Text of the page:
In the Boshin War’s aftermath, a common, derisive saying among the victors talking about the defeated, war-ravaged Tohoku region claimed that “North of Shirakawa, a mountain’s worth a hundred copper mon” (Shirakawa ihoku Issan hyakumon 白河以北一山百文). This began a depiction of Tohoku people in modern Japan as ignorant, potentially disloyal country bumpkins.
Of course, just like any part of Japan, Tohoku has plenty of which it can rightly boast, people and places alike. And to their credit, northerners have rolled with the Boshin victors’ saying and reclaimed parts of it as a point of pride since the Meiji era.
There are two particularly noteworthy examples of this. Sendai-born journalist Ichiriki Kenjirō (1863-1929) used it as the inspiration when he dubbed his newspaper Kahoku Shinpō 河北新報 (“North of Shirakawa News”) in 1897. It remains the major newspaper serving Miyagi Prefecture, and is still run by the Ichiriki family. Meanwhile, Morioka-born Hara Takashi (1856-1921), famed as the first commoner Prime Minister (heimin saishō 平民宰相) in the Taisho era, took his pen name of Issan 一山 (One Mountain) from this pejorative saying. Having seen and lost the Boshin War and endured the first wave of postwar discrimination, Hara used his status as a high government functionary to start ameliorating government discrimination against the people of Tohoku. And among the many mountains of which Tohoku can boast, the Dewa Sanzan– the Three Sacred Peaks of Dewa– are some of the most famous, and in their religious role, most sacred.
A Remote Site of Ascetic Pilgrimage
The Three Mountains are divided between Tsuruoka City and Shōnai, a town on the north side of Yamagata Prefecture. Before the modern era, Yamagata Prefecture’s territory, along with that of neighboring Akita, was part of Dewa Province (Dewa no kuni 出羽国), from which the Dewa Sanzan gets its name.
The trio of peaks, Hagurosan, Yudonosan, and Gassan, have been a site of religious pilgrimage since at least the Heian era. The mountains have been dotted with an assortment of shrines, temples, and other religious structures since those days. They first appear in written documentation in the Azuma Kagami in an entry from Jōgen 3 (1209).
Getting to the Peaks
The peaks were truly remote. To people from closer to Kyoto, they might have even seemed to be in another world. Indeed, in those days, what we now call the Tohoku region had entered the Yamato court’s control only relatively recently. It was a frontier in the early Heian. By the late Heian, it was ruled by the Northern Fujiwara clan, who merged Yamato and Emishi roots of legitimacy to control the region as a semi-independent kingdom. By 1209, it was under the control of the Kamakura Shogunate. yet it was still hard to access. The roads going north– along with those that interconnected different parts of the region itself– were fewer and less developed.The peaks were truly remote. To people from closer to Kyoto, they might have even seemed to be in another world. Click To Tweet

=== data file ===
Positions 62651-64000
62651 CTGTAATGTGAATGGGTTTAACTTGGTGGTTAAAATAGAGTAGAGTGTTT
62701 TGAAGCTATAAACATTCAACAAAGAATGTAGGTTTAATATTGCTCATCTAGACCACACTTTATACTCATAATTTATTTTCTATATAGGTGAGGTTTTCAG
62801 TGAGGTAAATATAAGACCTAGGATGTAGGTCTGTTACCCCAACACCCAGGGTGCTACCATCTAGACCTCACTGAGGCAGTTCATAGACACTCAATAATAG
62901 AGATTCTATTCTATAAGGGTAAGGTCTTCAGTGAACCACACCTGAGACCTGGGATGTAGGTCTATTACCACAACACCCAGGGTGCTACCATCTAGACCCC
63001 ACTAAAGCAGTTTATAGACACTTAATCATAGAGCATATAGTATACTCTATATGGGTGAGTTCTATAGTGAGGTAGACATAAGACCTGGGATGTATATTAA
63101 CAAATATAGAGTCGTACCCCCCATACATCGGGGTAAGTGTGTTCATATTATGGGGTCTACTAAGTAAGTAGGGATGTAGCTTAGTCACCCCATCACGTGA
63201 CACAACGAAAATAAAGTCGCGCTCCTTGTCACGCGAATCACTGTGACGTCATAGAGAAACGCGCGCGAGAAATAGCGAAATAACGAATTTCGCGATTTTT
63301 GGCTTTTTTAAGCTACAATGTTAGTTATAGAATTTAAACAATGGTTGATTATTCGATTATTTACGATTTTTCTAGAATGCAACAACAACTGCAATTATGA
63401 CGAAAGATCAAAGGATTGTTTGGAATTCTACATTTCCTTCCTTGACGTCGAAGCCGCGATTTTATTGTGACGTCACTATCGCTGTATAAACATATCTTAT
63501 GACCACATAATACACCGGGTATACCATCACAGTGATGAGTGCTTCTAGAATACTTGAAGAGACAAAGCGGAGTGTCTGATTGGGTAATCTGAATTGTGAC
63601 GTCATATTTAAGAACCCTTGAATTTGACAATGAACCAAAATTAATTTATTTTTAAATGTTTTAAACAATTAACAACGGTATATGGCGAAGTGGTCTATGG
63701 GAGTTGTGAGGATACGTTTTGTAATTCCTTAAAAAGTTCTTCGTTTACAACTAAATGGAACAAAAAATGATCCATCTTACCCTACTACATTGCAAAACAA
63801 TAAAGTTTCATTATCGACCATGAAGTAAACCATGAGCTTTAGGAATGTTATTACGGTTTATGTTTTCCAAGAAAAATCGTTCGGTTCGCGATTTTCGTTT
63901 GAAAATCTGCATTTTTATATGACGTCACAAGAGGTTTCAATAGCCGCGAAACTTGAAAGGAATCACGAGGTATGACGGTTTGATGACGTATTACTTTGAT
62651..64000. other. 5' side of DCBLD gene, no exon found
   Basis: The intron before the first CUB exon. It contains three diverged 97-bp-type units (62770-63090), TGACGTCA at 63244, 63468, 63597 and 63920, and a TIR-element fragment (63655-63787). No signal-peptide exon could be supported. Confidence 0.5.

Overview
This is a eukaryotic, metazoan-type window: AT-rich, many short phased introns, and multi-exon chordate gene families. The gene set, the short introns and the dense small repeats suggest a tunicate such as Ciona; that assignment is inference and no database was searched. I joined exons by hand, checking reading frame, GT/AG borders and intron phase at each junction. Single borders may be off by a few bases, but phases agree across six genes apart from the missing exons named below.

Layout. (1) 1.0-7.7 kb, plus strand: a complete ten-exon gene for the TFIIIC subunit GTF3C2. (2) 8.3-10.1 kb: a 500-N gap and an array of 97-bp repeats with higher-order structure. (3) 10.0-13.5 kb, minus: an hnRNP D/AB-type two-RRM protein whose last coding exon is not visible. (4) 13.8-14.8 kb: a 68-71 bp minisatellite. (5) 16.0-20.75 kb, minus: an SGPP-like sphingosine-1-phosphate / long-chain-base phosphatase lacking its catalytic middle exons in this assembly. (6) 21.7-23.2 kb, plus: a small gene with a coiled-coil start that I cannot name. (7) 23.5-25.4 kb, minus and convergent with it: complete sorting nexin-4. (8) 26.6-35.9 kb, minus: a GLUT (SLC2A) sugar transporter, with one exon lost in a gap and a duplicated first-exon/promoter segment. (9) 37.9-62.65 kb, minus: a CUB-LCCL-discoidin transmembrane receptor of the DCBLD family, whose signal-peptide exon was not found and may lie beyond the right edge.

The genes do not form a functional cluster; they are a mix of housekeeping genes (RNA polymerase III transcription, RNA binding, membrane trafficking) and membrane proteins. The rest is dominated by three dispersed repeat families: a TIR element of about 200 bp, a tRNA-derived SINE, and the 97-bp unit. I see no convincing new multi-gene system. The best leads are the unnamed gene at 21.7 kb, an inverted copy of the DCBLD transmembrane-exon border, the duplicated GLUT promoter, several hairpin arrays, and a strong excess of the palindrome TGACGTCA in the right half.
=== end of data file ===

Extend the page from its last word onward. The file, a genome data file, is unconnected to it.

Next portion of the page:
As an Edo period saying in what’s now Yamagata had it, “Sendai and the nape of the neck are close but far away” (Sendai to bon no kubo wa chikakute tōi 仙台と盆の窪は近くて遠い). Understandable, in an era before modern highways and rail lines that cut through the mountains!
It was this remoteness that made it especially fitting as a site of pilgrimage for ascetics. And it is the Haguro tradition of mountain asceticism– Haguro Shugendō– which is the local form of ascetic practice.
Getting to Know Haguro ShugendōShugendo encompasses a variety of practices including divination and what might be broadly termed as sorcery. Click To Tweet
Shugendo is not limited to the Three Peaks. Some of its other locations, like Mount Koya, can be found in the Kansai region. It is an ancient, syncretic faith that harmonizes Shinto, Buddhist, and mountain worship traditions. Its practitioners are called yamabushi (山伏) — “those who are hidden in the mountains.” Shugendo encompasses a variety of practices including divination and what might be broadly termed as sorcery. Yamabushi train in part by braving the elements, under waterfalls and on mountain cliffs like those at the Three Peaks.